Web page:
Apparently, April is cheesecake month for the DBs since last year we made cheesecake lollipops. The April 2009 challenge is hosted by Jenny from Jenny Bakes. She has chosen Abbey's Infamous Cheesecake as the challenge.
As soon as this went up, I decided I was going to make a saffron and honey cheesecake because I wanted to make something that reminded me of Persian food and growing up in an Iranian household, but by the time I was up against the deadline we were out of saffron (something which rarely but evidently does happen and, with a little one around, getting to the store isn't what it used to be) so I turned to other flavors from my childhood.
Iranians consume several things without moderation, one of them being tea and another citrus fruit. The caramel sauce, while seeming odd, actually came out of the fact that at the end of Iranian meals, one will often be presented with tea and little pieces of caramel to finish the meal. In this instance, the caramel is simply sugar cooked to hard-stage caramel. One is meant to put the piece of caramel in his/her mouth (usually holding it between the teeth) and drink the tea which melts the caramel as it washes over it. Since hard caramel is a little hard to incorporate in a cake of any kind, I chose to go with a caramel sauce instead.
Major Variation: There was only one 200g (7 oz.) container of cream cheese left at the market so I used one container of light cream cheese and a container of mascarpone cheese to balance the fat content and ensure that the cheesecake wouldn't be too thin. It turned out just fine.
The flavor was very subtle so I might try using more tea bags next time and/or letting them steep longer in the cream. The slight mandarine flavor was lovely.
Unfortunately, now that the picture of the whole cheesecake is posted (you should see the time acrobatics involved just to get these pictures up), I'm not sure I have time to do a picture of a slice with the caramel sauce, but I will try. The caramel sauce is in a rather unphotogenic container at the moment so I won't bother taking a picture of that just to have a picture of it.
I'll definitely make the saffron-honey cheesecake, just not right now. Recipe with my variations below. Big thanks to Jenny for choosing something I could somehow manage with my mini-me.
Mes excuses aux lecteurs Français qui ne lisent pas l'Anglais couramment mais j'ai tout juste le temps de publier des billets en une seule langue. Si vous avez des questions sur la recette, n'hésitez pas à m'envoyer un message.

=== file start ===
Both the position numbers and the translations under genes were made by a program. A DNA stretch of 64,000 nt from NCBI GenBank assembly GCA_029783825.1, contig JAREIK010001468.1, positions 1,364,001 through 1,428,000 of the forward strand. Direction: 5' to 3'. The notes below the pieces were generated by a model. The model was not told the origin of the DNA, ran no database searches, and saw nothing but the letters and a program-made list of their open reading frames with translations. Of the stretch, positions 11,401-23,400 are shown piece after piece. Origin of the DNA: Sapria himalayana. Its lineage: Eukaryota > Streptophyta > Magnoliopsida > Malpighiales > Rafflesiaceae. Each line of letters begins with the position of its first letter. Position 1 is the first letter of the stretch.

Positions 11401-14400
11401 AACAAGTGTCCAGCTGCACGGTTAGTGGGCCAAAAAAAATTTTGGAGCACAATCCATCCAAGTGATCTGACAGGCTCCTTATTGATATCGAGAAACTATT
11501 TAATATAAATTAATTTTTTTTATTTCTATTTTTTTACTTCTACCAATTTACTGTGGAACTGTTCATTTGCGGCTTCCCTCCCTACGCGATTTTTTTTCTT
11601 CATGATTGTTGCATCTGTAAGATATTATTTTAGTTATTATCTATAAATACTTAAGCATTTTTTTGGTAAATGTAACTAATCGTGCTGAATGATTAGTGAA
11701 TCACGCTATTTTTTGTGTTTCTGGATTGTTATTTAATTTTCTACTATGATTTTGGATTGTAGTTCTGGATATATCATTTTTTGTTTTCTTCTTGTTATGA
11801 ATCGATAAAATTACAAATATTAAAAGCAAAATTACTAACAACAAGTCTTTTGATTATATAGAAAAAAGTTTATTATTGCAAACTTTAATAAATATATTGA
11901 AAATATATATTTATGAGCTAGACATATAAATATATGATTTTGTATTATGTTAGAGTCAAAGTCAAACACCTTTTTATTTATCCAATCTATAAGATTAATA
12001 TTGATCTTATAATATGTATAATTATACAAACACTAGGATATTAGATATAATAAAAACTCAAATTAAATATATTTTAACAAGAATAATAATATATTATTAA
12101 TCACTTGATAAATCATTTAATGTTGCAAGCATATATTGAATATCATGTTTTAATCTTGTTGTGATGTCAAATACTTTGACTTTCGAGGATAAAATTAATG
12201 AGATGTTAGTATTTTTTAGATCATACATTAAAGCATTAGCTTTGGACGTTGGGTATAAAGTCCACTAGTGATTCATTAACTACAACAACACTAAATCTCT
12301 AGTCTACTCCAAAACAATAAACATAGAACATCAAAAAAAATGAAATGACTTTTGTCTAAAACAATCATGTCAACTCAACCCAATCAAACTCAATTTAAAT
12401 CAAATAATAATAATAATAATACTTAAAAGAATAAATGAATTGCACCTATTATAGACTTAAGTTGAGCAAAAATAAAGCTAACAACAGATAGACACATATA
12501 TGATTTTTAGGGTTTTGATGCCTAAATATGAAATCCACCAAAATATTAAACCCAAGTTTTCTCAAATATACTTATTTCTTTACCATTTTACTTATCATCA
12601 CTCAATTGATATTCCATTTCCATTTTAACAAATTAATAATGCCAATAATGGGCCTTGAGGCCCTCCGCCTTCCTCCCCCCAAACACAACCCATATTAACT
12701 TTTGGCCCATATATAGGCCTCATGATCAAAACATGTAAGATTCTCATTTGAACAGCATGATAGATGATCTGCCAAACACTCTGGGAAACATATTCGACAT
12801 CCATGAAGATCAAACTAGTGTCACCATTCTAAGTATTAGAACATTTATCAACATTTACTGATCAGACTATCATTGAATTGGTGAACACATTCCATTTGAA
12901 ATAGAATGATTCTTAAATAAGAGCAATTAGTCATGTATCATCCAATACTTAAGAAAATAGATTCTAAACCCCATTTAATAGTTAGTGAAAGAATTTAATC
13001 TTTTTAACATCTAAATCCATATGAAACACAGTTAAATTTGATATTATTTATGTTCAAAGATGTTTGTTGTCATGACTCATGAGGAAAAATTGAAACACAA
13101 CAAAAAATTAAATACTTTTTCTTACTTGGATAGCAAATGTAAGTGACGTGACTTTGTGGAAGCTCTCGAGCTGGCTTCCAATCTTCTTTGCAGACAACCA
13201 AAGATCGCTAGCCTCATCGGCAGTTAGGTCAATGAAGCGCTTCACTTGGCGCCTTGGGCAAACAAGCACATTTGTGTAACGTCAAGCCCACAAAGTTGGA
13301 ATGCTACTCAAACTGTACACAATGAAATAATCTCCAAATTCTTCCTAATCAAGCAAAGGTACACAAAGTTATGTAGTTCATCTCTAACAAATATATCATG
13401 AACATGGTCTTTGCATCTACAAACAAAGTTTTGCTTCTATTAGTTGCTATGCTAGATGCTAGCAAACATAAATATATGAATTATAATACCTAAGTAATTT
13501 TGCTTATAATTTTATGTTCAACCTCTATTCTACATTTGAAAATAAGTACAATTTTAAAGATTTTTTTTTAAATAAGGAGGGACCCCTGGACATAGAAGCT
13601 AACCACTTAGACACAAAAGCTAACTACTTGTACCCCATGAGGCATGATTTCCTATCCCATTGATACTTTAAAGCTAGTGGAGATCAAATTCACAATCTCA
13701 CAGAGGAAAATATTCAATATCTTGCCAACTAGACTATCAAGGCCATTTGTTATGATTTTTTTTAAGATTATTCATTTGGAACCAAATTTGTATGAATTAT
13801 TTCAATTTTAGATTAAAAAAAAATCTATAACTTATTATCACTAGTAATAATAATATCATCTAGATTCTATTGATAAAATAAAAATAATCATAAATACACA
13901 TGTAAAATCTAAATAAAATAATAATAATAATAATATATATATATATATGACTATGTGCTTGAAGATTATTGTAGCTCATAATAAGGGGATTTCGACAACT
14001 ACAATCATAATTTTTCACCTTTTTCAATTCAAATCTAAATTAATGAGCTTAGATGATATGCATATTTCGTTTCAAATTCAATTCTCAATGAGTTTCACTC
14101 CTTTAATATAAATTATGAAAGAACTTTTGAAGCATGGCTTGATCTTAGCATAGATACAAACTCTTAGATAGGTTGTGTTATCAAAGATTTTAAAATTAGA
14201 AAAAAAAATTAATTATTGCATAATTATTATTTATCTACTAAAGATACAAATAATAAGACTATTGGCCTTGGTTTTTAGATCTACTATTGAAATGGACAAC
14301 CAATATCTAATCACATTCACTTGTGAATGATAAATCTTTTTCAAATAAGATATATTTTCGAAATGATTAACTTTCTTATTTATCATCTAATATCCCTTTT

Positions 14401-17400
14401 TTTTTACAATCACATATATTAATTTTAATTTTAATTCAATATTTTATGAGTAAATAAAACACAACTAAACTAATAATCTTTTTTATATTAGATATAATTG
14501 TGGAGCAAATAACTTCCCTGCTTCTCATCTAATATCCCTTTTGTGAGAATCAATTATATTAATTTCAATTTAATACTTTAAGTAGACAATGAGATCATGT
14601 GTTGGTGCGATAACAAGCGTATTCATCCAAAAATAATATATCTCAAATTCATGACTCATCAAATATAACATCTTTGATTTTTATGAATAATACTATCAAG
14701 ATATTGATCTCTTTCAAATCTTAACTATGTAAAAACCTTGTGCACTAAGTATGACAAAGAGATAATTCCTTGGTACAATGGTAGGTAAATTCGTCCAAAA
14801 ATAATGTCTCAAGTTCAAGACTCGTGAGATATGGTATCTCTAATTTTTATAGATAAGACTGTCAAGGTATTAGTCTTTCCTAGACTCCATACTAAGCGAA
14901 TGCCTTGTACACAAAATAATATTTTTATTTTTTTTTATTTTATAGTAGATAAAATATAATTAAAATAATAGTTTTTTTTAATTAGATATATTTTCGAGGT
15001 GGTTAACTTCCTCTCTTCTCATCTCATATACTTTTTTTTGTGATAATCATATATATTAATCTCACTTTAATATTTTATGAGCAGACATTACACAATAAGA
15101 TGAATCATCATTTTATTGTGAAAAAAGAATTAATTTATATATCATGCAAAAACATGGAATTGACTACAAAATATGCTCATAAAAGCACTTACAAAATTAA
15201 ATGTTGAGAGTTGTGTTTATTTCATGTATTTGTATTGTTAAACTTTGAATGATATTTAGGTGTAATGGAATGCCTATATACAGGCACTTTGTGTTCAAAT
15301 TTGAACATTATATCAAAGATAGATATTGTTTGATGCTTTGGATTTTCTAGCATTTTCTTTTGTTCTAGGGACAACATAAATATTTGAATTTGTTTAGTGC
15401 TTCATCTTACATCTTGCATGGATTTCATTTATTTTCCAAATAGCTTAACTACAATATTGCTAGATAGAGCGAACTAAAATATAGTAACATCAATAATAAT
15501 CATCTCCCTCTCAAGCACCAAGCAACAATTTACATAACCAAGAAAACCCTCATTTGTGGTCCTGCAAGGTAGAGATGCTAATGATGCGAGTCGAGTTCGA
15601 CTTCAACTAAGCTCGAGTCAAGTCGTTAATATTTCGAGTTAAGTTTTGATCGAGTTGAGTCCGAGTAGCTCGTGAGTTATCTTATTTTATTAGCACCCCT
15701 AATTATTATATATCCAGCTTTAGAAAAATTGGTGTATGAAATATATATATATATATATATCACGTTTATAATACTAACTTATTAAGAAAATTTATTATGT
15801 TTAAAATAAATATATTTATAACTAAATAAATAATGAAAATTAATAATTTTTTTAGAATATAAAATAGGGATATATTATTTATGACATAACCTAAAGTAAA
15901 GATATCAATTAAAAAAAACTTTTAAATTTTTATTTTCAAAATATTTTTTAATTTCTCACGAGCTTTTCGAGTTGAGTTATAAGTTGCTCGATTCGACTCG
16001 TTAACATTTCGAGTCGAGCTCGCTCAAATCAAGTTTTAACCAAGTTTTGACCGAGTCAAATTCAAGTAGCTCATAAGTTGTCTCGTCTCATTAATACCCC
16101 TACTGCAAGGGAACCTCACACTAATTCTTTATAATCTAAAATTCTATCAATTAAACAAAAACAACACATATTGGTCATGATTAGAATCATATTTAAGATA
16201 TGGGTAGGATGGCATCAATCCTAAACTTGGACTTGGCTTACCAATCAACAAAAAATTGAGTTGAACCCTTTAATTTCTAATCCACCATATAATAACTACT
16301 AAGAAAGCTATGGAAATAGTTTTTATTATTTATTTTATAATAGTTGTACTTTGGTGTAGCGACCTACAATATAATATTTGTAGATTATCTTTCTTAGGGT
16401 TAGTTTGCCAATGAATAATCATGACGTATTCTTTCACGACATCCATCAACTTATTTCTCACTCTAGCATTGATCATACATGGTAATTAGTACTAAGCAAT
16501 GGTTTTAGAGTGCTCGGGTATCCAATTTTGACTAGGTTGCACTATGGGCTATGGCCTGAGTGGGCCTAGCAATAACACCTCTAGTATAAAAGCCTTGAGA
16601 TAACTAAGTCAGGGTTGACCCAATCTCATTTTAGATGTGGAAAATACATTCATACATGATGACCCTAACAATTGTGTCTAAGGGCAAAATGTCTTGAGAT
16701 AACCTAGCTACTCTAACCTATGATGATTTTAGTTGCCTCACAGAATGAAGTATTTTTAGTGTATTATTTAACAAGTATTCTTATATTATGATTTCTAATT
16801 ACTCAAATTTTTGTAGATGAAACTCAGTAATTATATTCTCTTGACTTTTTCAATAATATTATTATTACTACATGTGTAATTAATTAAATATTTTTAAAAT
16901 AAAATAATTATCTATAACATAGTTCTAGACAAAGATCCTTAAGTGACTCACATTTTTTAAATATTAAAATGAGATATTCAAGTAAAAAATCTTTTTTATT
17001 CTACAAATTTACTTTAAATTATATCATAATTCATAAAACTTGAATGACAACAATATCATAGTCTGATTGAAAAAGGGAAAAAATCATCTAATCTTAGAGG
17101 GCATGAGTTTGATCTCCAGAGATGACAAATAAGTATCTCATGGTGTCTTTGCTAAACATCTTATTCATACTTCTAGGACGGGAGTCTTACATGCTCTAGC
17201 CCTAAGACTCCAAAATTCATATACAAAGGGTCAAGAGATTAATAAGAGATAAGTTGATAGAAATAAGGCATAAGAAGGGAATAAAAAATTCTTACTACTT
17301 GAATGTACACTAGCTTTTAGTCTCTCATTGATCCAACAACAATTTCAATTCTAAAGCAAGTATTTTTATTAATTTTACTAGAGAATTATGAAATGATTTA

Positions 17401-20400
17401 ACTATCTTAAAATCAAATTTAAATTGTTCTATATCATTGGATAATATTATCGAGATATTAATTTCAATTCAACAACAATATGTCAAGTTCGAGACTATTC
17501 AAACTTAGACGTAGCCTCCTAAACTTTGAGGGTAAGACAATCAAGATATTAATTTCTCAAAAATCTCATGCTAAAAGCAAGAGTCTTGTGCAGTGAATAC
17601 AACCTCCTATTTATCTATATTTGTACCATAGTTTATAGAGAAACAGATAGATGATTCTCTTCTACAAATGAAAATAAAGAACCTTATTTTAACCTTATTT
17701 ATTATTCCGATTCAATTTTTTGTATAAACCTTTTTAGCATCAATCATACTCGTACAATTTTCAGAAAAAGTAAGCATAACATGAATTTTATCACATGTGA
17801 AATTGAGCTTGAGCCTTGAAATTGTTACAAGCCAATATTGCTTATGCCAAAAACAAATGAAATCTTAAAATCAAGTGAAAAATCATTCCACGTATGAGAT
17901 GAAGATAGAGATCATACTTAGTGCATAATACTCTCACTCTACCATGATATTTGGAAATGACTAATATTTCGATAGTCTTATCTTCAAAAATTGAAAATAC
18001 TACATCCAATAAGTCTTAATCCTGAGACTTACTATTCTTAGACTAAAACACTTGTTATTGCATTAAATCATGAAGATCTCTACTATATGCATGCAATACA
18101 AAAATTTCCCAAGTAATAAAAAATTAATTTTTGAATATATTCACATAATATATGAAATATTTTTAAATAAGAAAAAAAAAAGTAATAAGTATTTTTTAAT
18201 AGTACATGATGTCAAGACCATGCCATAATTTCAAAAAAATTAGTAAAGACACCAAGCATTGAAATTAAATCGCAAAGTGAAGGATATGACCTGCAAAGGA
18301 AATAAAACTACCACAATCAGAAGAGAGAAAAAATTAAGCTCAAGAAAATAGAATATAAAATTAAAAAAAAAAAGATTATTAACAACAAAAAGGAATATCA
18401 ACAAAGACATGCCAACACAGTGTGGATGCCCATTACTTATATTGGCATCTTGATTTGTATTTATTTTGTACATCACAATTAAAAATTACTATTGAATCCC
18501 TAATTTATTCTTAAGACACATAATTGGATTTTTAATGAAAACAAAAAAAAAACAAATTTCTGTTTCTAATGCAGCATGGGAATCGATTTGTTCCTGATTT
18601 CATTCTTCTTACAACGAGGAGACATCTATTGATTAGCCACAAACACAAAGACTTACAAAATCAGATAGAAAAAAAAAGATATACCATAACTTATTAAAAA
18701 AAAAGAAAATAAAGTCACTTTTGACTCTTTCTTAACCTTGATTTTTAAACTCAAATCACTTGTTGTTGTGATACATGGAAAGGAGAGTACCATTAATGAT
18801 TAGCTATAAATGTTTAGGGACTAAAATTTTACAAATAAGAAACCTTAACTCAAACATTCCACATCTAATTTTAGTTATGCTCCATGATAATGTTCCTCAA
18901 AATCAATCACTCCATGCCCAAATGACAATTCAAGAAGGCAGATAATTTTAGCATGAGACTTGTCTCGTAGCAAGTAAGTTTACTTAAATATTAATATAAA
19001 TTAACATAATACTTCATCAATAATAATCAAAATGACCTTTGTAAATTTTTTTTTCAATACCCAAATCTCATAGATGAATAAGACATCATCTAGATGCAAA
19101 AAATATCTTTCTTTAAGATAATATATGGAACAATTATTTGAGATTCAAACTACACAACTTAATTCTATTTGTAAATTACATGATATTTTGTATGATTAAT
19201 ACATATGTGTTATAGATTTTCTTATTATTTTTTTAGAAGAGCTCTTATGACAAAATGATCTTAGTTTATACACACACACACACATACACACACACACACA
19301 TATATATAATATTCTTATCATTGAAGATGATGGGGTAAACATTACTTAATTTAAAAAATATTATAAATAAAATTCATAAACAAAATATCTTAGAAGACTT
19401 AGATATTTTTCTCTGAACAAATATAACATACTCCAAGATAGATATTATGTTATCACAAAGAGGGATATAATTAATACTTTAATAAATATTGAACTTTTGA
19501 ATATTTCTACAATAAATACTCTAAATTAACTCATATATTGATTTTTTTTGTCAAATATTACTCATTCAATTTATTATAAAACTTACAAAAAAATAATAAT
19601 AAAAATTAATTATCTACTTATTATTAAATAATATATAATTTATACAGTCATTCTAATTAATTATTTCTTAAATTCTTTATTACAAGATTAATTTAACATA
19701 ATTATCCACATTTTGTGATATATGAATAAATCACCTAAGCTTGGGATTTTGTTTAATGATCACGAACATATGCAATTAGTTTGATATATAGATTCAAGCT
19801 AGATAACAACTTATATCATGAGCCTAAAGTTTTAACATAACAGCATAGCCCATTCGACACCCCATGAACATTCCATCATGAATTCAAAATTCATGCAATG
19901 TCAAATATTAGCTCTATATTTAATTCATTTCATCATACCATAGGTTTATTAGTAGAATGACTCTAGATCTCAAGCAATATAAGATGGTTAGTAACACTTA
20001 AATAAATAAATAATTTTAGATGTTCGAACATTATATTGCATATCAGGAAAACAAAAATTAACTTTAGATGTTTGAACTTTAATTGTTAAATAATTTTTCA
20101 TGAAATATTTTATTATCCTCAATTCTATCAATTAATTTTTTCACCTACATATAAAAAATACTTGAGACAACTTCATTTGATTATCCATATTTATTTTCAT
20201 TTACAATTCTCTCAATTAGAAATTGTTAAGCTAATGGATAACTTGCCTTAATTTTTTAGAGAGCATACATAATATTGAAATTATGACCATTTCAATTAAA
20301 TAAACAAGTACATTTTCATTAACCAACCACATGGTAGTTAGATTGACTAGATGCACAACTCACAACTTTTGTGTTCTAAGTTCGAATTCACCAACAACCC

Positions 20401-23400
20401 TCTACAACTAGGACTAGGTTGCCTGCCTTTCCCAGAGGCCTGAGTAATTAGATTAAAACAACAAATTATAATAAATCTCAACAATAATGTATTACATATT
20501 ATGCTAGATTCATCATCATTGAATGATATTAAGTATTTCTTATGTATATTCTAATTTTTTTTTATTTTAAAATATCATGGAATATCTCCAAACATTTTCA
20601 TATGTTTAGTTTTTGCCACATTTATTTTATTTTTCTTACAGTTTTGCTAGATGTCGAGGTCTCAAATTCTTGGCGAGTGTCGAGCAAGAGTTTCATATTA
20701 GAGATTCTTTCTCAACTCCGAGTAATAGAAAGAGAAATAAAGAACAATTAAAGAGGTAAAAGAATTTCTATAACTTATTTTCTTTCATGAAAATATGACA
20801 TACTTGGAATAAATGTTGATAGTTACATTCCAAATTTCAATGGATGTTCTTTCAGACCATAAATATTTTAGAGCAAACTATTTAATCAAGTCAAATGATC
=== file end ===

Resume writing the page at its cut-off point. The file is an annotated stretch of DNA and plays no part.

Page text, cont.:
Abbey's Infamous Cheesecake (original recipe - my variations in blue):
2 cups / 180 g graham cracker crumbs
1 stick / 4 oz / 115g butter, melted
2 tbsp. / 24 g sugar (Omitted)
1 tsp. vanilla extract (Omitted)
3 sticks of cream cheese, 8 oz each (total of 24 oz or 680g) room temperature
1 cup / 210 g sugar (I used about 190g instead)
3 large eggs
1 cup / 8 oz / 250ml heavy cream
4 good quality Assam Tea bags to infuse the cream
3 tbsp. Mandarine juice
Zest of 1 Mandarine
1 tbsp. lemon juice (Omitted)
1 tbsp. vanilla extract (or the innards of a vanilla bean) (Omitted)
1 tbsp liqueur, optional, but choose what will work well with your cheesecake (Omitted)
1. Preheat oven to 350 degrees F (Gas Mark 4 = 180C = Moderate heat). Begin to boil a large pot of water for the water bath.
2. Mix together the crust ingredients and press into your preferred pan. You can press the crust just into the bottom, or up the sides of the pan too - baker's choice. Set crust aside.
3. Combine cream cheese and sugar in the bowl of a stand-mixer (or in a large bowl if using a hand-mixer) and cream together until smooth. Add eggs, one at a time, fully incorporating each before adding the next. Make sure to scrape down the bowl in between each egg. Add heavy cream, vanilla, lemon juice, and alcohol and blend until smooth and creamy.
4. Pour batter into prepared crust and tap the pan on the counter a few times to bring all air bubbles to the surface. Place pan into a larger pan and pour boiling water into the larger pan until halfway up the side of the cheesecake pan. If cheesecake pan is not airtight, cover bottom securely with foil before adding water.
5. Bake 45 to 55 minutes, until it is almost done - this can be hard to judge, but you're looking for the cake to hold together, but still have a lot of jiggle to it in the center. You don't want it to be completely firm at this stage. Close the oven door, turn the heat off, and let rest in the cooling oven for one hour. This lets the cake finish cooking and cool down gently enough so that it won't crack on the top. After one hour, remove cheesecake from oven and lift carefully out of water bath. Let it finish cooling on the counter, and then cover and put in the fridge to chill. Once fully chilled, it is ready to serve.
Pan note: The creator of this recipe used to use a springform pan, but no matter how well she wrapped the thing in tin foil, water would always seep in and make the crust soggy. Now she uses one of those 1-use foil "casserole" shaped pans from the grocery store. They're 8 or 9 inches wide and really deep, and best of all, water-tight. When it comes time to serve, just cut the foil away.
Prep notes: While the actual making of this cheesecake is a minimal time commitment, it does need to bake for almost an hour, cool in the oven for an hour, and chill overnight before it is served. Please plan accordingly!